Remember to send in your poem, your story, your essay!

ew-25-1David Martin sends out reminders about sending in stuff to Fine Lines.  Yes, this information is available on the website in other places, but it follows below, too.  If you are on the fence about sending something in, please consider this a push.  Send that poem or story or essay or photo in and see what happens.  Nothing ventured, nothing gained.

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“Calling All Writers!”

In 2016, send a submission to Fine Lines.

Fine Lines is a national, literary online journal devoted to the publication of poetry, prose, and writing across the curriculum. Our non-profit quarterly seeks:

* to provide insight for people in all disciplines.
* to encourage discussion of communication in ways that cut across definitions.
* to increase written literacy by all members of the community.

What to Submit. We welcome articles on reflective writing about interesting life experiences, along with photos and drawings. Our editors encourage a broad variety of approaches, methodologies, and styles. We accept practical articles that describe innovative approaches to life’s challenges. We are especially glad to receive submissions, stimulating dialog that crosses traditional rhetorical and disciplinary boundaries, forms, and roles. We provide a forum for professional writers and first time authors.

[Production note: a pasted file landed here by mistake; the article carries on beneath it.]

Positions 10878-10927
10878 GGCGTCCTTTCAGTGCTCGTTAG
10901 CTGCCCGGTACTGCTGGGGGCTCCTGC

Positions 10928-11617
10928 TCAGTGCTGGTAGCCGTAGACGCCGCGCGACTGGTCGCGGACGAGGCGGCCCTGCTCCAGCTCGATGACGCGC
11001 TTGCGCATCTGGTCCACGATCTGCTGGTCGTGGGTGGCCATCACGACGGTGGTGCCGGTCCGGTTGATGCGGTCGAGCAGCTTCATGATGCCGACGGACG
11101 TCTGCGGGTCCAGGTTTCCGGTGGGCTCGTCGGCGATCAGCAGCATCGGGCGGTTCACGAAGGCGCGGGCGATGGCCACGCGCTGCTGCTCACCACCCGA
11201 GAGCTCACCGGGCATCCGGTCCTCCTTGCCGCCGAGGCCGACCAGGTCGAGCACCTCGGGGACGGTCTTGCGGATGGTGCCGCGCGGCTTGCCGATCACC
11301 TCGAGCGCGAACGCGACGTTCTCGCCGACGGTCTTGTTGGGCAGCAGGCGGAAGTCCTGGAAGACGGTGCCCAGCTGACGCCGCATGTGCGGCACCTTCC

Submission Requirements. Submissions must be sent via email file attachments, CDs, or laser quality hard copies. If replies are requested, include a self-addressed, stamped envelope, or mention this in the email submission. Please use the MLA format. If the author’s work is filled with too many punctuation, grammatical, and mechanical errors, the submission will not be reviewed. It would be helpful for authors new to Fine Lines to include a head and shoulders photo and a short auto-biographical statement.

Our mailing address: The Editors
Fine Lines
P. O. Box 241713
Omaha, NE 68124

Writing as Healing

I hope you agree, it’s better late than never to share my notes and lessons from last year’s “Writing as Healing” panel sponsored by Fine Lines.

We had a panel of authors who rocked my world.

First came Abigail, who requested to not have to go first, but did anyway. She bravely shared her truths, how the truth feels, and how she faces it. Then, Kathy shared her heartbreak, her honesty, and how writing helped her. How writing keeps her son’s name in the conversation. Suzanne gave us beautiful words among hard lessons. Her storytelling wove around the room and embraced us. She reminded us of the rewards after the pain. She asked us to be truthful, see the joyful bits, and inspired random acts of storytelling to share with the universe. Start that unknown conversation. Share and be shared.

words help kgAll of our panelists emphasized that everyone has the chance to show purpose with words and live through the tough bits. By sharing her journey, each person has come to help others, others who have grieved, and those who need to remember. Life is fragile and precious.

When and What to Share?